Petals in the park and flowers after dark in Franklin Square: The freshly renovated Franklin Square gets its big shot at this one-day event. From 2 p.m. to 6 p.m., Petals in the Park offers picnics, family entertainment and a designer market. After the sun goes down, the stage transforms into an adults-only party with live music, cocktails, Instagram-worthy decor, and a vendor market. 2 p.m. to 10 p.m. Petals in the Park is free; Flowers after dark $25.
Kenny Endo at the Kennedy Center Millennium Stage: The sound of traditional taiko drums reverberates throughout the Cherry Blossom Festival, but no one plays taiko like Kenny Endo, a master percussionist who brings jazz and funk to performances with his ensemble. 6 p.m. Free, reservation suggested.
Sakura Sunday at National Port: A Japanese market is the centerpiece of this afternoon event, which also includes Japanese music, dancing and food. Noon to 6 p.m. Free.
National Cherry Blossom Festival Parade: Floats, marching bands, helium balloons and nostalgic musical guests return to Constitution Avenue NW during the National Cherry Blossom Festival Parade. Ten marching bands, including the hometown Ballou High School Majestic Knights Marching Band and the Naval Academy Drum and Bugle Corps, are included along with musical guests Taylor Dayne (of “Tell it to My Heart” fame), hip-hop/pitch duo Geico Tag Team, R&B singer Freddie Jackson and go-go legends Rare Essence. Reserved seating is available in a grandstand, but visitors can also stand along the parade route between Ninth and Fifteenth Streets for free. The parade will air delayed on ABC7 on April 17 at 1 p.m. and 8 p.m. 10 a.m. to noon. Free – $30.
Sakura Matsuri Street Festival: The downtown Sakura Matsuri street festival spans two days, celebrating its 60th anniversary. This leaves twice as much time to explore J-pop musical performances, traditional dance, cooking demonstrations, martial arts demonstrations, cosplay contests, calligraphy lessons, family crafts, food and drink and outdoor cafes. This year, pavilions also showcase technology from Japan and regions outside of Tokyo. Just leave time to browse the market, where stalls sell Japanese fashion, toys and accessories – everything from art prints to stuffed sushi plushes. Saturday 10:30 a.m. to 6 p.m. and Sunday 10:30 a.m. to 4 p.m. $10 per day, $15 for both days. Family passes and sake tasting passes available.
Japanese Culture Day at the Library of Congress: The Library of Congress relies on its extensive collections on Japan and cherry blossoms as the backbone of this family day. Admire the books and prints on display, try origami or woodblock printing, and learn about the storytelling of kamishibai. There will also be demonstrations of taiko drumming and karate. 10 a.m. to 3 p.m. Free. Registration is required, as the library requires timed tickets for entry.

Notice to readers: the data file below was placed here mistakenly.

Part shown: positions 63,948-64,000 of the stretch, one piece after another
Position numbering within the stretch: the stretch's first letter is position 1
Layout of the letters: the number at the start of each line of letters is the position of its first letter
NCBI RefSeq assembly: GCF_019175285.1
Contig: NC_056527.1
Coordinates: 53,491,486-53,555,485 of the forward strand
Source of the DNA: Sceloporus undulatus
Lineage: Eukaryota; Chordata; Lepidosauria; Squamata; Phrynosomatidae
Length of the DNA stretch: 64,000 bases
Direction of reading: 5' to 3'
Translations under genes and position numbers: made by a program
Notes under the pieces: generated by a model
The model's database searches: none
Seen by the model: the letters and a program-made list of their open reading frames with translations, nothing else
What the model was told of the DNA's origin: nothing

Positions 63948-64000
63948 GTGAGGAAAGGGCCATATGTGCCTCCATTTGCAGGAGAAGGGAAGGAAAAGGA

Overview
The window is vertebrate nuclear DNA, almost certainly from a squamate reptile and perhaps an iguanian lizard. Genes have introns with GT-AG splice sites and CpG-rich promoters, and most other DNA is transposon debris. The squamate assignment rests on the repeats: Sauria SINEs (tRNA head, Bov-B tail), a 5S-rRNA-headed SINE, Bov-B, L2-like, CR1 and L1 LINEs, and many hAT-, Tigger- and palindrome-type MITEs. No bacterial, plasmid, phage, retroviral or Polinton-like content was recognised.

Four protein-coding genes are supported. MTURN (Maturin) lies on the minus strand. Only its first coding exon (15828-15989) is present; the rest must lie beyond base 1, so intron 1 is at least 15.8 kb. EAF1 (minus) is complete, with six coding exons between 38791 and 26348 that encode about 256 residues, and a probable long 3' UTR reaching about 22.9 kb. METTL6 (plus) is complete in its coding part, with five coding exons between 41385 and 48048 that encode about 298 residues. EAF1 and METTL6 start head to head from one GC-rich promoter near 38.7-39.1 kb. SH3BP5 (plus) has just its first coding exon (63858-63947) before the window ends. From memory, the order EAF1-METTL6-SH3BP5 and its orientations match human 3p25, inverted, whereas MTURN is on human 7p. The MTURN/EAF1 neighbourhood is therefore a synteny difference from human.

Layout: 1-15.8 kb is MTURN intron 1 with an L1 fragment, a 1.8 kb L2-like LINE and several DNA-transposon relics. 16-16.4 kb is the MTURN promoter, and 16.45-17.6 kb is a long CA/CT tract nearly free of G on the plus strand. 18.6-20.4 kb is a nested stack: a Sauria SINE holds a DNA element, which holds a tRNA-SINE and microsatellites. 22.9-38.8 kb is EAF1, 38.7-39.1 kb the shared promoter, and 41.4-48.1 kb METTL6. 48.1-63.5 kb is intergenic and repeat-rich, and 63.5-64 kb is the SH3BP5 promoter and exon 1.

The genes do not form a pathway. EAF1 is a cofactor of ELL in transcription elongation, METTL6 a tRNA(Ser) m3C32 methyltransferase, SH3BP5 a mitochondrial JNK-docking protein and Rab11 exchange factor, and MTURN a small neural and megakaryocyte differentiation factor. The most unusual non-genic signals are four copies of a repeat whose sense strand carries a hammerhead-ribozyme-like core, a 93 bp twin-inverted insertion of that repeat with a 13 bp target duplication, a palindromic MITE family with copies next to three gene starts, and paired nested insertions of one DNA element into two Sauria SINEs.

Enchanted Rhapsody at the National Landing: Nothing says “springtime” like listening to a chamber quartet perform Taylor Swift and Queen songs back-to-back under the stars, so tell us the organizers of this outdoor concert in Crystal City. The evening includes drinks from Crystal City Wine Shop and food from local restaurants. 4 to 7:30 p.m. Free, registration required.
Anacostia River Festival at Anacostia Park: An outdoor celebration on the shores of Anacostia begins with canoe trips and fishing before go-go bands including Black Alley, Sirius Company with Scooby and Ms. Kim, TOB and Experience Band, go on stage in the afternoon. 9 a.m. to 4 p.m. Free. Mandatory registration for canoe trips and fishing.
Cherry Blossom Jubilee at Torpedo Factory: Explore multiple floors of artist studios and exhibits while listening to taiko drumming demonstrations and live music, and watching artists at work. Noon to 3 p.m. Free.
Flowers After Hours at the National Gallery of Art: Celebrating the return of spring as well as the return of the National Gallery’s late-night programming, Flowers After Hours encompasses everything floral in the museum’s collection. The evening includes access to the ‘Afro-Atlantic Stories’ exhibition, music by DJ Little Bacon Bear and cellist Benjamin Gates, talks by pop-up curators and artistic creation. Food and drinks are available for purchase. 6 p.m. to 9 p.m. Free, but registration is required, and opens at 10 a.m. on March 21, until nga.gov/nights.
Capitol Riverside Petalpalooza: The annual party at Yards Park features live music on multiple stages, family activities, a beer garden and art installations, and concludes with a fireworks display at 8:30 p.m. 1 p.m. to 9 p.m. Free.